One year and four months after its deadline to chose a new prosecutor general, Colombia’s Supreme Court elects Viviane Morales.
The Supreme Court announced its decision just after midnight on Thursday.
The election brings an end to a stalemate between the country’s highest court and the President’s Office, whose candidates the Supreme Court had until now failed to elect.
Morales studied administrative law in Paris, France and previously worked for Colombia’s Development Ministry, the national contituent assembly and as a senator.
The attorney will replace acting Prosecutor General Guillermo Mendoza, who assumed the position when in August 2009 the legal term of former PG Mario Iguaran ended and the court still hadn’t picked a successor.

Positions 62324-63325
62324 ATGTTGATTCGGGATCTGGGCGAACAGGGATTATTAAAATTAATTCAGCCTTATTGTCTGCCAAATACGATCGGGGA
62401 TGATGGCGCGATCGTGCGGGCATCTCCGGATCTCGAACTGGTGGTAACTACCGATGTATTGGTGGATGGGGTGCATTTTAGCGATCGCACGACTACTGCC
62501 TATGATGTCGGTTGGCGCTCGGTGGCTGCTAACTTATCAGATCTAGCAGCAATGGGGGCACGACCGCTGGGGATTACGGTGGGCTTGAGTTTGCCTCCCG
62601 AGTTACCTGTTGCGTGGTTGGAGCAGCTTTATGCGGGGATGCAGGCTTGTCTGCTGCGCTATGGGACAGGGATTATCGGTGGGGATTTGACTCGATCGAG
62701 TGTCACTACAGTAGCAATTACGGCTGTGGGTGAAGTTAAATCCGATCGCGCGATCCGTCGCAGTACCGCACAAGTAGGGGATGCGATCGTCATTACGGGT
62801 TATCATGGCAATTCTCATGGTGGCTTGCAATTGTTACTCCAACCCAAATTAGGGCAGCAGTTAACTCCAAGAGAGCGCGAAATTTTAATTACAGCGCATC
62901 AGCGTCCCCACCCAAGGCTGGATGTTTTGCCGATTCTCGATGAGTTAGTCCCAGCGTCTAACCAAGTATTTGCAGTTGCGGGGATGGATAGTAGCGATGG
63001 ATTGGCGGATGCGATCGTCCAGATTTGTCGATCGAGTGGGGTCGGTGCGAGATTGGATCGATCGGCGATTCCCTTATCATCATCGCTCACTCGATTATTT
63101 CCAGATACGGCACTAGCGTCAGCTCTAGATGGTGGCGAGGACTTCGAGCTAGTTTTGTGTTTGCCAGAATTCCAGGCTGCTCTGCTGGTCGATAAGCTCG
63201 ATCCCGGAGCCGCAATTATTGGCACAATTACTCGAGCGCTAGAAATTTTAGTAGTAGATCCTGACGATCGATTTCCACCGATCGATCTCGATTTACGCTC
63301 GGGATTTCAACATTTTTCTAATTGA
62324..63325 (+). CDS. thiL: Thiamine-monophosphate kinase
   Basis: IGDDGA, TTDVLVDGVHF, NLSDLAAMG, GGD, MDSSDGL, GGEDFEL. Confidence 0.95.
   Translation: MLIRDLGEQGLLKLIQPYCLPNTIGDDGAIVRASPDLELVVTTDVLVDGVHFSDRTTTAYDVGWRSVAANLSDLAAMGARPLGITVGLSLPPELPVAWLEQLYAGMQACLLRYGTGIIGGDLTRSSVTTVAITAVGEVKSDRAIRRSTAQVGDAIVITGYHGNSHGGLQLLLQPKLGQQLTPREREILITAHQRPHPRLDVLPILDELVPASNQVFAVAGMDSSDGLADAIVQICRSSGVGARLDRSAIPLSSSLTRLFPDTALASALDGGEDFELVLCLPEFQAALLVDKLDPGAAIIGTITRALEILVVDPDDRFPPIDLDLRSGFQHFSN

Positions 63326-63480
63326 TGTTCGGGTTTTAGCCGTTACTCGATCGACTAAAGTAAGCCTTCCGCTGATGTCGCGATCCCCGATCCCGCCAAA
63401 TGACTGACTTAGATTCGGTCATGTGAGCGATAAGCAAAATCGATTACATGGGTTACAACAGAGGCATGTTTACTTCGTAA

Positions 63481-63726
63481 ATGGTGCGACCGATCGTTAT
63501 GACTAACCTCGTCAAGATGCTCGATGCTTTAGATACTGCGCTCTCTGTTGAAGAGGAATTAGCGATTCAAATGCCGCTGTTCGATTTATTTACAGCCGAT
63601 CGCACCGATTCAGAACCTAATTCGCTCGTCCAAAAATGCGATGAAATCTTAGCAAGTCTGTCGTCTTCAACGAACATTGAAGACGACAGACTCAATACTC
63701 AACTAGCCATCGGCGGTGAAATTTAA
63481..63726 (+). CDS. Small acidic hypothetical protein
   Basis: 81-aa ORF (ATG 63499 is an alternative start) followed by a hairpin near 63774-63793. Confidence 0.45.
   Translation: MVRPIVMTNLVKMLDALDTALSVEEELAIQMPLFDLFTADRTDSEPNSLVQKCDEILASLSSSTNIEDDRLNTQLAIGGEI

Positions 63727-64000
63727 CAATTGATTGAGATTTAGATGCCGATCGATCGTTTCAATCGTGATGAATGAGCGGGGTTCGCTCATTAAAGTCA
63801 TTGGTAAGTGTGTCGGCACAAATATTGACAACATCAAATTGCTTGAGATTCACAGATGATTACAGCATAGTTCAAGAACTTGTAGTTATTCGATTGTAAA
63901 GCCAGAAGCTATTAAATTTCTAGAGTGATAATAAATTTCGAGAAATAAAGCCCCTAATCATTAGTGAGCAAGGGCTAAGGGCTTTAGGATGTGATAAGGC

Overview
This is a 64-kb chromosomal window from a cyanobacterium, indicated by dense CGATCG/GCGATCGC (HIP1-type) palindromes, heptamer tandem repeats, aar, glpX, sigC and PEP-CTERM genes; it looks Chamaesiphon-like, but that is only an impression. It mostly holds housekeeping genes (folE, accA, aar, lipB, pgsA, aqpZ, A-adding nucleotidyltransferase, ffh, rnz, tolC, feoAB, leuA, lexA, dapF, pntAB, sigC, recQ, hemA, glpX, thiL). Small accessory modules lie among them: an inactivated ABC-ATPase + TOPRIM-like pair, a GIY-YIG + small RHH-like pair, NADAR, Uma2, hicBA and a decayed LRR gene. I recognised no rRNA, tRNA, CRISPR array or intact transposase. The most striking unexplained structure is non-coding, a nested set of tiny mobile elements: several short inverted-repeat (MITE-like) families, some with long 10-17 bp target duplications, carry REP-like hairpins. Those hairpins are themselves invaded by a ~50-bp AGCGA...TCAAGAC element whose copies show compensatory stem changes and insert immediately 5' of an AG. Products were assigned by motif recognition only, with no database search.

Morales was chosen from a shortlist selected by President Juan Manuel Santos, after the court could not reach consensus on the list drawn up by former President Alvaro Uribe.
The candidates on Uribe’s list were criticized in the media for having no experience in penal law and thus not having the qualifications to lead the Prosecutor General’s Office, which is responsible for trials against politicians with alleged ties to paramilitary death squads, allegedly corrupt officials, and security officials accused of illegally wiretapping government opponents.